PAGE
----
3D Printing Studied as a Way to Produce Tooling for Injection Molding

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Injection molding is one of the more traditional manufacturing technologies that 3D printing is striving to replace – at least in some applications. 3D printing will likely never fully replace it, but will rather be used alongside it as a complementary technology. Already 3D printing has shown its value to injection molding as a cheaper, faster way to create tooling, for example. In a thesis entitled “Tooling for Injection Molding Using Laser-Powder Bed Fusion,” a University of Louisville student named Mohith Ram Buxani takes a closer look at using 3D printing to create tooling for injection molding.

The injection molding industry has always suffered from high costs and long lead times for tool making. 3D printing is an alternative method of creating tooling, saving time and money.

“There are various studies that approach the 3D printing route for the fabrication of tooling for injection molding,” says Buxani. “Additionally, there are studies that involve the use of simulations for the evaluation of part-design. However, there were minimal studies found that integrated these perspectives together and evaluated the performance of L-PBF (laser-powder bed fusion) fabricated molds. Therefore, this study has taken on the challenge of integrating the individual expertise of each industry to create a supply chain collaboration.”

Buxani’s research group 3D printed multiple tools for injection molding using a variety of materials and machines that achieved good mechanical properties. The study focuses on evaluating L-PBF fabricated molds using experiments and simulations examining several categories: post-machining, part design, material design and conformal cooling channels. The first part of the study uses injection molding experiments and computer aided simulations to understand the effects of single-sided L-PBF fabricated mold cavities on injection molded part quality and molding material composition. The next part of the study uses experiments and simulations to evaluate L-PBF fabricated core-and-cavity tooling with conformal cooling channels.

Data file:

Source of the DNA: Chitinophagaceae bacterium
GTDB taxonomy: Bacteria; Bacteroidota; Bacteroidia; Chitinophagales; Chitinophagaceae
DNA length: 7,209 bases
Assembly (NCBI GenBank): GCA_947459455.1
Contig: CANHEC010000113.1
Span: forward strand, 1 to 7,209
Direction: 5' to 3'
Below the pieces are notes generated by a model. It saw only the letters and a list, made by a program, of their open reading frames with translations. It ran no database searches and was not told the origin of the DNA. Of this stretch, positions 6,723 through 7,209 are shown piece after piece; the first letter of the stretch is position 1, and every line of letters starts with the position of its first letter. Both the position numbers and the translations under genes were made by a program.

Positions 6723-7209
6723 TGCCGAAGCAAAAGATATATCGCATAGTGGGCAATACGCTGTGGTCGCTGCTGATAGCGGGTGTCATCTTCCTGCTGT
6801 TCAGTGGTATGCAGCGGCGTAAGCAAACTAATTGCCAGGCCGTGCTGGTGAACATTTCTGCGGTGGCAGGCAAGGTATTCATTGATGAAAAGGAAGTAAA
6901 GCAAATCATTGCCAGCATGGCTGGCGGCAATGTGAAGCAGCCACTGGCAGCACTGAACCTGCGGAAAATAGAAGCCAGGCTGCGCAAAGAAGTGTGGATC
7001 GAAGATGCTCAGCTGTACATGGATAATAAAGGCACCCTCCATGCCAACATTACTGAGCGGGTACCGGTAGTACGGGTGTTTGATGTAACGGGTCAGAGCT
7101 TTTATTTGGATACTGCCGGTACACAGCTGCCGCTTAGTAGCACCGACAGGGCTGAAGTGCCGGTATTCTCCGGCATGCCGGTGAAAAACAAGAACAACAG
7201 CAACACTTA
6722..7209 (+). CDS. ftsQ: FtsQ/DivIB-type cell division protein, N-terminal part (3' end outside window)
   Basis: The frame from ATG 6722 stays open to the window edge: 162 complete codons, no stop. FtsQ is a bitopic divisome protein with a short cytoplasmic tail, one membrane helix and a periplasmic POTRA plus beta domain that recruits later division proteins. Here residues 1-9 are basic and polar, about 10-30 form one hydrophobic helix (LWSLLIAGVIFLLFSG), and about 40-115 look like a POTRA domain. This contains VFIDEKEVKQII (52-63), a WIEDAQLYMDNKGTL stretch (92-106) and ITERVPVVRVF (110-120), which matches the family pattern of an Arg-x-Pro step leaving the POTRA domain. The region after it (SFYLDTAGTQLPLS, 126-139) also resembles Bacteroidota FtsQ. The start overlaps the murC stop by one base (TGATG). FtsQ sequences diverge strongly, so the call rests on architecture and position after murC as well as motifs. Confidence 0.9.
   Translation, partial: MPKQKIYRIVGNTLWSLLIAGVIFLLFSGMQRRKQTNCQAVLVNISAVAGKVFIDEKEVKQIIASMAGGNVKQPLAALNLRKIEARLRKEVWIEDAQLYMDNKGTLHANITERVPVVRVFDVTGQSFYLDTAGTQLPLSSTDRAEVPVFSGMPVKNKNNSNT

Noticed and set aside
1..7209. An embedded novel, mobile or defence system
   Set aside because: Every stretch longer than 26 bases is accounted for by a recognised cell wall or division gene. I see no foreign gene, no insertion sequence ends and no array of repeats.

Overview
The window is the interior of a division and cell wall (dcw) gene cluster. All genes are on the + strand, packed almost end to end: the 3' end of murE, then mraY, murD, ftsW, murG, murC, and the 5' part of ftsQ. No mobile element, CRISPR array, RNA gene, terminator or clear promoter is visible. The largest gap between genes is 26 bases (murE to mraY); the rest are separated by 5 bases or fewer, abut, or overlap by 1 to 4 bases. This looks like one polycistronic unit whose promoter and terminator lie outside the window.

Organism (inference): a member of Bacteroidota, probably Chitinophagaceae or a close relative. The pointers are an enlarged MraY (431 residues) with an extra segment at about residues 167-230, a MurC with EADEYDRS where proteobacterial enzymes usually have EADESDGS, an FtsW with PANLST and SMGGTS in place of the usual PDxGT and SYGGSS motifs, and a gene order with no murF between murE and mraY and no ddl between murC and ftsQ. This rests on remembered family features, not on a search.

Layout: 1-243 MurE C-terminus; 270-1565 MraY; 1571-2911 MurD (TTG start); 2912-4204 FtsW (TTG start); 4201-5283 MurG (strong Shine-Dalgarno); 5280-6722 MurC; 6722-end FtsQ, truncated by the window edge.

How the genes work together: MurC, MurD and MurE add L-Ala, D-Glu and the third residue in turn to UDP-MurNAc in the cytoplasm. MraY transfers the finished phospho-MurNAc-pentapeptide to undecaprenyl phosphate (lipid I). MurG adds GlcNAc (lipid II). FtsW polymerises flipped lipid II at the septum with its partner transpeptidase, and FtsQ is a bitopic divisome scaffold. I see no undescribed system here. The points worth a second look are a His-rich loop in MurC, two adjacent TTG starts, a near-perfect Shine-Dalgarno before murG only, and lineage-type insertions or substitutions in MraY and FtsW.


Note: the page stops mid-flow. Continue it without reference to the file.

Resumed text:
In the first part of the study, a mold cavity was selected in the form of an elliptical-shaped keychain. 17-4 PH stainless steel was used to 3D print the mold. Trials were run with the a version of the mold as printed, as well as one that had been machined, using both physical injection molding processes and computer simulations. The injection molded parts were greatly improved using the machined mold. The experiments also concluded that parts with thin walls tend to cool more quickly and achieve better part quality in terms of sink marks and warpage. The location of sink marks and warpage could be accurately predicted in computer-aided simulations, but their magnitude was not well described.

Another conclusion was that 3D printed molds can help identify improvements in part design, material composition of polymers, and simulation methods more quickly than traditionally manufactured molds.

In the second set of experiments, conformal cooling channels were 3D printed into the tools.

“In traditional manufacturing, conventional cooling channels are straight-hole passages built into the injection mold insert to decrease cooling time and increase temperature uniformity for part quality,” Buxani states. “However, design constraints in traditional manufacturing do not always allow conventional cooling channels to cool down a complex part uniformly.”

Additive manufacturing enables the production of mold inserts with conformal cooling channels, which are cooling passage holes that follow the part’s geometry, cooling the part in a much more uniform manner. The research team 3D printed two cavity-side molds with conformal cooling channels at different depths: 8 mm and 4 mm. These molds were evaluated using experiments and mold-filling simulations. The simulations indicated that the conformal cooling channel design influenced the surface temperature distribution of the part. However, simulations indicated no alleviation by conformal cooling channels in the center temperature of the thickest region. There was not a significant difference in part quality or cooling with the incorporation of conformal cooling channels for these particular mold designs; additional designs need to be tested.

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